Afterwards Klitschko applauded the crowd, who warmly cheered him back. A clause in his contract means there will be a rematch. But by the time it happens Klitschko will be 40. And it will surely be even harder for him to decipher Fury’s puzzle.
Tyson Fury ends Wladimir Klitschko's reign to become Britain's new king in the ring
TYSON FURY stunned the world as he dethroned heavyweight king Wladimir Klitschko to become IBF, WBO and WBA champion.
By Chris McKenna
The British fighter earned a unanimous decision before dropping to his knees in tears as his emotions spilled over after this huge upset.
The Manchester man then delivered on his promise to sing in the ring and belted out an Aerosmith number.
But it was the previous 36 minutes of action that Fury was really on song in as he ended the reign of one of the best heavyweight champions.
The fight was thrown into doubt yet again just hours before it was due to start when Fury arrived at the arena to have a look around.
The British challenger was not impressed with the canvas on the ring and complained it was too soft.
There were three layers of foam underneath the canvas which the challenger felt would slow his feet down.
He threatened to pull out of the bout before it was agreed one layer of foam would be removed.
It came after a glove row earlier in an eventful week in Germany that also saw the colourful Fury sing at his open workout.
There was another row just before the bout when Klitschko wrapped his hands without any of Team Fury present.
It meant the Ukrainian had to undo them and rewrap much to his frustration and caused a delay to the start.
While Fury was hitting the notes after the clash, there was Rod Stewart in the arena just before the fight.
Former British and European champion Fury could not have looked more relaxed on his way to the ring when he made his entrance soon after.
He danced and sang his way inside the stunning stadium before Klitschko’s more serious entrance as the defending champion looked focused on the job ahead.
Fury, wearing a t-shirt with a picture of his late uncle Hughie, shadow boxed in the ring as he waited for Klitschko’s to step into the ring.
The Manchester-born traveller walked straight over to the champion in a final attempt to unnerve the now former heavyweight king.
Then Fury ran from his blue corner on the sound of the first bell as he looked to startle Klitschko
But it was the Ukrainian who was on the front foot for most of the first round with the challenger shouting at him to ‘come on’.
Fury ended the round by exchanging more words with Klitschko and then raised his arms to the crowd.
It was clear why Fury was so concerned about a soft canvas earlier in the day as his tactics were to box and move.
The giant Brit looked loose on his feet as Klitschko was trying to hunt down with his jab, but he couldn’t get close enough to land.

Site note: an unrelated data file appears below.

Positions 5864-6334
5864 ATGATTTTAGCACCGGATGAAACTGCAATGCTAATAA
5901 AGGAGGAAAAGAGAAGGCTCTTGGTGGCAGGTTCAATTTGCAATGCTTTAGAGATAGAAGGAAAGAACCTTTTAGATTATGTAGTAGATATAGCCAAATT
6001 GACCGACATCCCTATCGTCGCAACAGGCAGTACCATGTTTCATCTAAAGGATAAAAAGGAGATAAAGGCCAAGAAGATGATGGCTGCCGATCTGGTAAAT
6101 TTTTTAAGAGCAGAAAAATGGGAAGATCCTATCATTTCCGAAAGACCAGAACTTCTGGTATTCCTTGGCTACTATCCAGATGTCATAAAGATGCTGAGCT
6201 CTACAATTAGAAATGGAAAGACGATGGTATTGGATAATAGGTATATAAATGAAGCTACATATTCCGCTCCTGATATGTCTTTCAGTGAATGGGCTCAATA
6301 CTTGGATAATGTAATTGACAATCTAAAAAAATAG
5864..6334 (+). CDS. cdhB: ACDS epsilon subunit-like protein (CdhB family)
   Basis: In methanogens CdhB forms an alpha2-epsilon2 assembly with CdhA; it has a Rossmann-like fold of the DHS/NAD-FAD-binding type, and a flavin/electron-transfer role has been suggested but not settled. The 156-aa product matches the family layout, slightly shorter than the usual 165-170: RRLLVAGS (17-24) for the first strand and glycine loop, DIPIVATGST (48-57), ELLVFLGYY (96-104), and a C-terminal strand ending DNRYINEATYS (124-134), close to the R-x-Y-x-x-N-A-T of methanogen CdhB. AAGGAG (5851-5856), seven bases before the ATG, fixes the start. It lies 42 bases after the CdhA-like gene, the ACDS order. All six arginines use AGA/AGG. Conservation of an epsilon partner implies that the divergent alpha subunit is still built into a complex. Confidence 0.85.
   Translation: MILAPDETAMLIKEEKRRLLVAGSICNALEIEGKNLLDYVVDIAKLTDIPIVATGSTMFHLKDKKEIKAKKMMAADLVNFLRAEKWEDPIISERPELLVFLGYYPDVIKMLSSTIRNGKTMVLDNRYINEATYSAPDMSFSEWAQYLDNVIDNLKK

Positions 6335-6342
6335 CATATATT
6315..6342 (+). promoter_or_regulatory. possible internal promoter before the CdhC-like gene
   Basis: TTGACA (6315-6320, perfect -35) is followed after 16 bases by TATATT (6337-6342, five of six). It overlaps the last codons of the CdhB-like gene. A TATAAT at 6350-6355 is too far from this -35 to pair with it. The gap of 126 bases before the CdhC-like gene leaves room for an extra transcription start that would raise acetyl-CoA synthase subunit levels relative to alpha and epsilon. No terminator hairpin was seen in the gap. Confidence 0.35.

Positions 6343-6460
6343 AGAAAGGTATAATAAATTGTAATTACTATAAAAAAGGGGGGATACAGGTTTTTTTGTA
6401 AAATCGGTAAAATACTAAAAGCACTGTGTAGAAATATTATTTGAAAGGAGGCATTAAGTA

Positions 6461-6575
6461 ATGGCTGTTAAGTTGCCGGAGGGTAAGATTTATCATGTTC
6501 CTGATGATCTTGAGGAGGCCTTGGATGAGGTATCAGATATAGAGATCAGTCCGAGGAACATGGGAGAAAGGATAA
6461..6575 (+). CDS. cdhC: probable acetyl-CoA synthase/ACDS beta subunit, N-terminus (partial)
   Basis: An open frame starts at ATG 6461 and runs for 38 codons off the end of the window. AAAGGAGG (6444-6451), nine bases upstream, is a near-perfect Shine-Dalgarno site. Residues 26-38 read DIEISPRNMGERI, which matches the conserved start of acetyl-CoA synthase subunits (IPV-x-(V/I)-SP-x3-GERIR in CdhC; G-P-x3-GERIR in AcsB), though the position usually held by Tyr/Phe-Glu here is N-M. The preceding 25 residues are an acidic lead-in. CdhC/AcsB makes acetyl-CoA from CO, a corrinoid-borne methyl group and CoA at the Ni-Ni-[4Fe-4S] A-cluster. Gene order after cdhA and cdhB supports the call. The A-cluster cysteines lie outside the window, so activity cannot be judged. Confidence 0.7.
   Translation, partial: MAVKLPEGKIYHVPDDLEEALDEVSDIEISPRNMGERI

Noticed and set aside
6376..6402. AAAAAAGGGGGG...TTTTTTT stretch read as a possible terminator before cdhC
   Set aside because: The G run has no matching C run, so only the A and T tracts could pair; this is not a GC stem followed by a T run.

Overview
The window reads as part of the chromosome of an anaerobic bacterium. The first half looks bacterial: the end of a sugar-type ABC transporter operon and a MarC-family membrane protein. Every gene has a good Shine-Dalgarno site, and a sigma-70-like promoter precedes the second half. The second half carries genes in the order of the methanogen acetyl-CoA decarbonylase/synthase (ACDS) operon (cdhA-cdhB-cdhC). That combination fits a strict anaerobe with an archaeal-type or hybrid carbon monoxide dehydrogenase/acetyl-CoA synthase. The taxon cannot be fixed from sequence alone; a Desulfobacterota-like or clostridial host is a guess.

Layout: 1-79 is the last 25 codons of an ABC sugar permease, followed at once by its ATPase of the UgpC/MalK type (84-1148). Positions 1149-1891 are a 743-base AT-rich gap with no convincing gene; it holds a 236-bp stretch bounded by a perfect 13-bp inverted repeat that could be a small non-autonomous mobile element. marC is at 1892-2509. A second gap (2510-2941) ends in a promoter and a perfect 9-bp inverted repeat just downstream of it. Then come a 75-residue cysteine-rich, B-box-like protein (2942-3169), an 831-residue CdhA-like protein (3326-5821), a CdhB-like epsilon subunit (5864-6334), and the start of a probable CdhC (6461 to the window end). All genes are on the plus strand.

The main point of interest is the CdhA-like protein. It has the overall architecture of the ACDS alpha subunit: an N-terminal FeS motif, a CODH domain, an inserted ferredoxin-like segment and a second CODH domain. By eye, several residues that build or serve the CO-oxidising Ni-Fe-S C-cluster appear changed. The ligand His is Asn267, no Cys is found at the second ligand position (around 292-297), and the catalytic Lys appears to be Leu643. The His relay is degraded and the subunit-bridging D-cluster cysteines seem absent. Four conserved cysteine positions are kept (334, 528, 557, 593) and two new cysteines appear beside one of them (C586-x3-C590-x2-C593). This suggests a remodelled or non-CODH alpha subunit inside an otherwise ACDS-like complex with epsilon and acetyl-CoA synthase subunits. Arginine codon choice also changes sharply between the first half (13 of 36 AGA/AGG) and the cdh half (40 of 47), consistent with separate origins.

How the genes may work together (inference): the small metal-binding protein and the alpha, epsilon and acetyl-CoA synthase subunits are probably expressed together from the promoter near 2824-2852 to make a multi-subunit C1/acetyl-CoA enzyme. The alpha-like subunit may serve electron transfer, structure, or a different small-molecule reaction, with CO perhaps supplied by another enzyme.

Fury then switched to southpaw in the third and the fun-loving traveller was afforded enough time to show off his dancing skills.
The rounds were tight and those expecting an all-out war would have been disappointed as this was more of a chess match for most of it.
Klitschko was struggling to find his range which was much to Fury’s credit as his evasive style was making it difficult.
‘The Gypsy King’ landed the best shots of the fifth round with a one-two combination that finally put the champion on the back foot.
The Ukrainian – who was cut under his left eye from a clash of heads - did also land his own right towards the end of the three minutes, but it did not seem to bother the challenger.
It was scrappy and it was far from a classing as some of the 50,000 crowd showed their displeasure with the lack of action.
They didn’t like it when Fury then put his hands behind his back to goad Klitschko either in the seventh.
The danger for Fury was his persistent holding, but American referee Tony Weeks seemed pretty lenient about it.
There was also Klitschko’s right hand to worry about which landed on his chin in the ninth.
But Fury fought back with a big left hook as the fight sparked into life.
The tenth was not as thrilling, but Fury did get through with a stiff jab as the travelling British fans in the crowd sang his name.
There was the feeling ringside that Fury was winning, but a real fear that the judges in Ukrainian Klitschko’s adopted home would not be so favourable.
Fury went out to ensure he could not be robbed by the officials as he jumped on the champion again in the eleventh and rocked him with a big left hook.
Fury was docked a point for hitting on the back of the head, but he still had done enough to ensure Klitschko did not win the round.
Fury still must have felt he needed to do more to win it as he charged at the champion in the last round and landed a stunning left uppercut that threw his head back.
Klitschko was not about to give up his titles easy though and responded by firing in a right.
The pair continued to exchange huge blows in the final minutes before it went to the scorecards.
And all three had it rightly in favour of Fury (115-112, 115-112 and 116-111) and his team in the ring went crazy.
Fury is a controversial character, but nobody could deny him this as he worked his way up through the rankings and then did not disappoint on his promise of beating Klitschko.